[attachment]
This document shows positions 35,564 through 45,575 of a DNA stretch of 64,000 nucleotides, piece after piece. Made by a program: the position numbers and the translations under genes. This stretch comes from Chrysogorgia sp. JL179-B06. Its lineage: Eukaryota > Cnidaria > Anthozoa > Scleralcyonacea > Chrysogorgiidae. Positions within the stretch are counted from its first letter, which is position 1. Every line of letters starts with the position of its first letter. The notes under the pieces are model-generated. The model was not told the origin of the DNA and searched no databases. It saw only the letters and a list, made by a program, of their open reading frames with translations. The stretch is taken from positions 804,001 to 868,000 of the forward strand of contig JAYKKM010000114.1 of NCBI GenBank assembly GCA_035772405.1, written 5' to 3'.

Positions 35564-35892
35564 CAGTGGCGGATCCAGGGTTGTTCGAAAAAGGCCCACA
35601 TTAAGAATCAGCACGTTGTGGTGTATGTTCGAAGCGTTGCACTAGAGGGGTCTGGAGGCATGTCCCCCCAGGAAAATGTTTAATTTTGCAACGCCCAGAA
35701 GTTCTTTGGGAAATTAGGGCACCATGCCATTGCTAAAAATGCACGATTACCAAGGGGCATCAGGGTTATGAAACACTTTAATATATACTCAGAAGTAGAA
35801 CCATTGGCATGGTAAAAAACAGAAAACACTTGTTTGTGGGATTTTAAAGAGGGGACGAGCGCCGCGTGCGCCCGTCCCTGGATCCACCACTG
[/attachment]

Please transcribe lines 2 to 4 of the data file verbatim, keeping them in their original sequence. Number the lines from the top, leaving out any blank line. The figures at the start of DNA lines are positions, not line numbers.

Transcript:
Positions 35564-35892
35564 CAGTGGCGGATCCAGGGTTGTTCGAAAAAGGCCCACA
35601 TTAAGAATCAGCACGTTGTGGTGTATGTTCGAAGCGTTGCACTAGAGGGGTCTGGAGGCATGTCCCCCCAGGAAAATGTTTAATTTTGCAACGCCCAGAA